It is undisputed that GMA has registered the Charlotte trademark for various goods. The strength of the mark, however, is hotly disputed. The strength of a mark "turns on its origin-indicating quality, in the eyes of the purchasing public, so that in a given case whether the mark has acquired secondary meaning is a matter which may be relevant and probative and hence useful in determining the likelihood of confusion." Lang v. Ret. Living Pub. Co., 949 F.2d 576, 581 (2d Cir. 1991) (internal citations omitted). GMA has presented no evidence regarding consumer recognition of the mark as indicating origin of the goods. A factfinder could reach differing conclusions, based on the limited record before the Court, as to whether the parties even utilize "Charlotte" as a designator of origin, as opposed to simply as a style name, let alone whether the public recognizes it as such. "Lack of evidence that consumers associate the [mark] with [the trademark owner] weighs against finding the [mark] is strong in the market place." M & G Elecs. Sales Corp. v. Sony Kabushiki Kaisha, 250 F. Supp. 2d 91, 102 (S.D.N.Y. 2003). Nor has GMA presented evidence that the mark is heavily advertised, or other evidence from which its prominence in the marketplace may be inferred. Even in the case of a conceptually strong mark, the lack of such evidence could permit a factfinder to conclude that the mark is not especially strong for purposes of Polaroid balancing. Here, however, the parties even dispute its conceptual category, reasonably disagreeing about whether the mark should be regarded as arbitrary, as GMA contends, or as merely suggestive (as a woman's name applied to women's fashion items), as Croscill argues.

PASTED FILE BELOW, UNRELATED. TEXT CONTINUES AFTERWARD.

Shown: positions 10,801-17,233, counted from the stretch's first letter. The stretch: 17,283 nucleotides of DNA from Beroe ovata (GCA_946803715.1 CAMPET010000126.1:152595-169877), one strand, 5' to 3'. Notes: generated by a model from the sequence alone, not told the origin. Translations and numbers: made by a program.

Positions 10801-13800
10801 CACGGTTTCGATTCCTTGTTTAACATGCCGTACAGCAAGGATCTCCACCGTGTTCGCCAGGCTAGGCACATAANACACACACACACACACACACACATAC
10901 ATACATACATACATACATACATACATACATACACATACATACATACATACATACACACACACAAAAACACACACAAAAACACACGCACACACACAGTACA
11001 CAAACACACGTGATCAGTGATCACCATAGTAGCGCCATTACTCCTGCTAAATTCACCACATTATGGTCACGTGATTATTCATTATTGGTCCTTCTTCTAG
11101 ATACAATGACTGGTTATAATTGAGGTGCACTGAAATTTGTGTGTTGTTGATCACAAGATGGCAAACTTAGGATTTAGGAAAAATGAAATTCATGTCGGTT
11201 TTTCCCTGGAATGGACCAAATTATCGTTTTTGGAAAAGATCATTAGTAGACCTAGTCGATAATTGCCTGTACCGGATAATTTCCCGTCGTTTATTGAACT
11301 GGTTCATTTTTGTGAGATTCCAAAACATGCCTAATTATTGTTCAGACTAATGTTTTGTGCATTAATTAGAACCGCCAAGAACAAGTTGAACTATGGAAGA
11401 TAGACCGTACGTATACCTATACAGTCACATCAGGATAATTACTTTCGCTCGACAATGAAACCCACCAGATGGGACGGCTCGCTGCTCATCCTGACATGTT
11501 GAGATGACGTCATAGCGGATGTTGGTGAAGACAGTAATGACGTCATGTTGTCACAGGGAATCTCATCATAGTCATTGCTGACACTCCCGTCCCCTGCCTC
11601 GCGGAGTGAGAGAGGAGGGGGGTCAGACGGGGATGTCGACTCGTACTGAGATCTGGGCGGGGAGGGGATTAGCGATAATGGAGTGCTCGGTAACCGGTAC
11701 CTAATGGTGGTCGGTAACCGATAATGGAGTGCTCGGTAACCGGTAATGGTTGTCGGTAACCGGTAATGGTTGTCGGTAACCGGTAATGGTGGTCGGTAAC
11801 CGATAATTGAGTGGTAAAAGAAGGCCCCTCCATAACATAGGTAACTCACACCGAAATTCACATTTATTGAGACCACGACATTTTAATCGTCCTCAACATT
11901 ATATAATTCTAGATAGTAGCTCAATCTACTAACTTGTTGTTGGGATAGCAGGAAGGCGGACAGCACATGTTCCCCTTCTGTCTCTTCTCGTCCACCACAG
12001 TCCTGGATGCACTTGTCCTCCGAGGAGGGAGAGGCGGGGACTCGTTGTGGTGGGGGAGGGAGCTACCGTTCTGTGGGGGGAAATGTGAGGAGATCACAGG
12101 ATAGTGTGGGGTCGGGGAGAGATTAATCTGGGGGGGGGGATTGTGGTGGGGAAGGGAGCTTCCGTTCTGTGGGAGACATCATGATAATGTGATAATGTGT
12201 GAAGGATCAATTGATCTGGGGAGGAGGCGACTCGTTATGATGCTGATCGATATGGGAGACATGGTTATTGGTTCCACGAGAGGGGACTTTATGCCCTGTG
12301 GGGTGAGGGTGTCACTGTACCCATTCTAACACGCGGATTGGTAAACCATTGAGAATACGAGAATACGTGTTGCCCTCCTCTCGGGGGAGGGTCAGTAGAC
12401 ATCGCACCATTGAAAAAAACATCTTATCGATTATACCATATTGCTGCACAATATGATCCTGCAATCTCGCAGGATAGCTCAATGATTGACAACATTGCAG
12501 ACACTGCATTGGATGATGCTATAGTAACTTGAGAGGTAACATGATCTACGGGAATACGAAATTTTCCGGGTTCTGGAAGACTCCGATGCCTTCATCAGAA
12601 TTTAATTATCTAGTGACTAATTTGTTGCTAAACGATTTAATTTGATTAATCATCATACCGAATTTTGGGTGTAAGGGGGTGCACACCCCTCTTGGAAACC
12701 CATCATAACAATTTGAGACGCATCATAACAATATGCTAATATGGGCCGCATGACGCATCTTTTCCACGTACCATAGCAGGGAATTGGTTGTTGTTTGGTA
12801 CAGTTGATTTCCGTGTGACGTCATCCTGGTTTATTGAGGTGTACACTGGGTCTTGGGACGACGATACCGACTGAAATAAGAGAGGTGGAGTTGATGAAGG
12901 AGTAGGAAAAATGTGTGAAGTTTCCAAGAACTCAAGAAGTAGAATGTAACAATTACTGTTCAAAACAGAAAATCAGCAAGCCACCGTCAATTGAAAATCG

The second Polaroid factor, the degree of similarity between the marks, would appear clearly to weigh in GMA's favor, in that the mark is registered solely as a word mark, and the parties both use the identical word. At the same time, a reasonable factfinder could attach differing weights to the factor, given that there is some evidence that the typical typefaces and manner of use of the mark by the parties differ.